In December, there were plenty of ways that people continued to take risks of contracting or spreading influenza because no one else could help their sick family members. Irving Wood and his wife from Breckenridge headed to Fairgrove to care for their son and his wife. The young couple had suffered a relapse of influenza. In another instance, Lena Johnson of Sumner went to the Lansing Training Center to help her sick brother, who had been ill for five weeks.

Public gatherings still took place while the epidemic continued. The St. Louis United Methodist Church rededicated its new church after canceling the service in November due to the epidemic. Many turned out for the service. Over at the Ithaca Courthouse, one of the cases related to the 1917 murder of Alma’s Beatrice Epler began. The judge warned spectators in the courtroom that they could be sitting too close together.  He also warned the large crowd that quarantine was in effect in parts of the county, such as Ithaca. What was the result? A packed courtroom of people from across Gratiot  County turned out to hear about one of the accused in Beatrice Epler’s murder. The Red Cross, which closed many meetings, sponsored a dance at the Ashley Opera House, just as Ashley was recovering from a large number of influenza deaths during November. Over in New Haven, forty people “belled”  C.H. Blanchard and his wife during the late evening of December 12. For fifteen minutes, the crowd made all the noise it could outside the house, then the group was invited in by the newlyweds for supper, visiting, and games. They all left at 2:00 am.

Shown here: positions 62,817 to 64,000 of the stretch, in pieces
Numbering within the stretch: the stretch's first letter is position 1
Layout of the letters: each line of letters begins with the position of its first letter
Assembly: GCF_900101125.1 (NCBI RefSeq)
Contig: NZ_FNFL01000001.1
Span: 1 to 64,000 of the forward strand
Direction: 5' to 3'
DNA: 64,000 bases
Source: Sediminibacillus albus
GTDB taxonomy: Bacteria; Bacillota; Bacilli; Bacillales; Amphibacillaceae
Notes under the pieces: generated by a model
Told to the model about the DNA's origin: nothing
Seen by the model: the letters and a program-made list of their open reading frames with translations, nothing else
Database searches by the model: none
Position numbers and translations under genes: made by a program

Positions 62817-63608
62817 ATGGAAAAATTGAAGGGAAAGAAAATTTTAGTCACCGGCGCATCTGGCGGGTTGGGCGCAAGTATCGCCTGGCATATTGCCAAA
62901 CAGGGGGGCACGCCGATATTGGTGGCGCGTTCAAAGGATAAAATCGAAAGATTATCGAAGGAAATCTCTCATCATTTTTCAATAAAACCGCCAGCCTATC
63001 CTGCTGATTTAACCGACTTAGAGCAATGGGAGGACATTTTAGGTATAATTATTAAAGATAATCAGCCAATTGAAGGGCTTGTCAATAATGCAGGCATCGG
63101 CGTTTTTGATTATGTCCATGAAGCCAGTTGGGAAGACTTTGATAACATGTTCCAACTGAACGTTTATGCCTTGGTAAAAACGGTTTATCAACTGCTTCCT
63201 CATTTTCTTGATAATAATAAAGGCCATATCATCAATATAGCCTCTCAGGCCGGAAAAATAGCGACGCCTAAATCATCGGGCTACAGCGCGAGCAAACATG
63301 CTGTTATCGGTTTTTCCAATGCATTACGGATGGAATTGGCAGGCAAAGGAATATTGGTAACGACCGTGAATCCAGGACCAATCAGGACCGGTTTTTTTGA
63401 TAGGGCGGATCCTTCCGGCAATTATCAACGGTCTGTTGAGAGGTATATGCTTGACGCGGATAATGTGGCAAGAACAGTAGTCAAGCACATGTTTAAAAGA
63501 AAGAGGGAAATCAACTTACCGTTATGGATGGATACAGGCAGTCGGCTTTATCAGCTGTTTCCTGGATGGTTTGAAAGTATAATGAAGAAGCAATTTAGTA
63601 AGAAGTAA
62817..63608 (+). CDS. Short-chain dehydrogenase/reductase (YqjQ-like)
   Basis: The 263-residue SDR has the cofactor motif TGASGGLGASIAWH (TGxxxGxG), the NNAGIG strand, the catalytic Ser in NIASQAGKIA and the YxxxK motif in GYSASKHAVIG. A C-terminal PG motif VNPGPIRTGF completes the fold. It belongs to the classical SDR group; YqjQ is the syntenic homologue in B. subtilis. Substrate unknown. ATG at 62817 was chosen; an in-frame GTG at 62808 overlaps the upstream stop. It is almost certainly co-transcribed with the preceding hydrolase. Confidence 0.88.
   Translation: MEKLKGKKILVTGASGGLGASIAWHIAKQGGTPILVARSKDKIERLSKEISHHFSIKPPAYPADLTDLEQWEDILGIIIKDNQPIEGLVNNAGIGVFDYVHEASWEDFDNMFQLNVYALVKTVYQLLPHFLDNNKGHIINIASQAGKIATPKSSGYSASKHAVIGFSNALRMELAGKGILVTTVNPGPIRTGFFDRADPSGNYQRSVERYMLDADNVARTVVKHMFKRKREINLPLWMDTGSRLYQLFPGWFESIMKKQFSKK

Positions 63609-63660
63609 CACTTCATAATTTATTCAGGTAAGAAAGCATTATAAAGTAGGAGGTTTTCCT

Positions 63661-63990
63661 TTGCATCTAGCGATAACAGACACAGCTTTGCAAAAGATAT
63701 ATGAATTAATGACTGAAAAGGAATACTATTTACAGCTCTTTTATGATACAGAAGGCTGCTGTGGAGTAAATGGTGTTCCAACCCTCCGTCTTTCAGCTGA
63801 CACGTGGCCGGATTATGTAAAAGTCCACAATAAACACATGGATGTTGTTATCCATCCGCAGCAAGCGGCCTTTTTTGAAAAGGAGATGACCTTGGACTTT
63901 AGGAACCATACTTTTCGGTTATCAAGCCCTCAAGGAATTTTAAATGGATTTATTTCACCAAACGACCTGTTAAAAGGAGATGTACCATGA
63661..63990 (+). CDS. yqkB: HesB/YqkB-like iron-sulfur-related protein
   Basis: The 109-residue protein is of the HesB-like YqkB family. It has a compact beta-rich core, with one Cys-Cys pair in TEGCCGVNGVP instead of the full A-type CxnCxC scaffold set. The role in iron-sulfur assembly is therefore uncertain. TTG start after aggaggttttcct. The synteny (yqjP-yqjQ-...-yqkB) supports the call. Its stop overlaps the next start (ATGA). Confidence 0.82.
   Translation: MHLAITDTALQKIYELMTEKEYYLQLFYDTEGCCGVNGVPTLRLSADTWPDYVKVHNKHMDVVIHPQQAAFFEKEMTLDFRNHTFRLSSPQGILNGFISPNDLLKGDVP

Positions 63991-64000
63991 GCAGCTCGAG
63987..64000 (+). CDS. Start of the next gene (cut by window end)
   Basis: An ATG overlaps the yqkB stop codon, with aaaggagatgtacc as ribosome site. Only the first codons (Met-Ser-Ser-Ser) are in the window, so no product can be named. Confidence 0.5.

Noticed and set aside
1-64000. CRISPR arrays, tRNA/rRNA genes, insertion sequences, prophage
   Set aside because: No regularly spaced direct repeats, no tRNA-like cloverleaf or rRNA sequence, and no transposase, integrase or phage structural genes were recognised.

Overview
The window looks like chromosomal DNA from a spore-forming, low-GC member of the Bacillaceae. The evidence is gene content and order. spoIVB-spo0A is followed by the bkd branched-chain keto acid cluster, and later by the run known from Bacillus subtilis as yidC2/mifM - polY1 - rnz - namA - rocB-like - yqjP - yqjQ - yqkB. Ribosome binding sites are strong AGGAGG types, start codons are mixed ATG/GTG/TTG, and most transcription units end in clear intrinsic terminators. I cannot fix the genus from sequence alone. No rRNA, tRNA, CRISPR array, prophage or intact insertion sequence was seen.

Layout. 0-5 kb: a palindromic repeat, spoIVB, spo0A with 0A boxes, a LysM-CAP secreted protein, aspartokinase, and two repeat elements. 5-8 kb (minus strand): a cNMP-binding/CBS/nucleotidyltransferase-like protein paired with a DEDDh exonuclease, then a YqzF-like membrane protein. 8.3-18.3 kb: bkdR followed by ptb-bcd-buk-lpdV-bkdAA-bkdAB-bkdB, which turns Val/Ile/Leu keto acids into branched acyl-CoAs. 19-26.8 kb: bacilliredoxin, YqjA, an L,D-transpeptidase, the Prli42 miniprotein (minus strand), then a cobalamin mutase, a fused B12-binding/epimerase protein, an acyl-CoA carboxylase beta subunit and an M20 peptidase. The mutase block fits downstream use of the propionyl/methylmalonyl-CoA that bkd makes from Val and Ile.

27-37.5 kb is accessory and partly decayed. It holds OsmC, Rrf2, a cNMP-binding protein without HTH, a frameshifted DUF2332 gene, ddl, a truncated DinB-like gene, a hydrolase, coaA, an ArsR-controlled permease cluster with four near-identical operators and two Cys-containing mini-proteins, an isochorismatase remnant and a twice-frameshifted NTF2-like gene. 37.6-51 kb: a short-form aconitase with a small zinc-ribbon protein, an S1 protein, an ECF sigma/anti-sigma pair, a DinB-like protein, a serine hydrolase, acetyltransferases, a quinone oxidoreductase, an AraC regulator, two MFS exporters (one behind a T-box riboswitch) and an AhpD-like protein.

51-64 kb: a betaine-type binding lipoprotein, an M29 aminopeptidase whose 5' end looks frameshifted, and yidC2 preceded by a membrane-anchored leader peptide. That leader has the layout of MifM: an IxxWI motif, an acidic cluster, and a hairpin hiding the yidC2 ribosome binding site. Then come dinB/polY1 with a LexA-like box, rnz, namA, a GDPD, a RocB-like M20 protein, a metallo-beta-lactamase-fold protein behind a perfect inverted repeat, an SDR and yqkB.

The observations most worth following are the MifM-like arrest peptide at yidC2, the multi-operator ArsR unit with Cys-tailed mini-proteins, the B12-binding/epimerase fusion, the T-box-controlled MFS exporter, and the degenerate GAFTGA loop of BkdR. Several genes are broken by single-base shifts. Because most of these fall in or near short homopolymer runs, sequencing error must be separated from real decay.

When the epidemic flared again in December, all public areas were closed the week before Christmas. This quarantine also included the Ithaca schools.   Two prominent deaths occurred in Ithaca, coinciding with warm weather, and officials quickly closed Ithaca again – except for the stores which remained open. During Ithaca’s second closure, the Gratiot County Herald observed that many people in Ithaca went about with “sore arms” due to all of the vaccinations that doctors gave to people.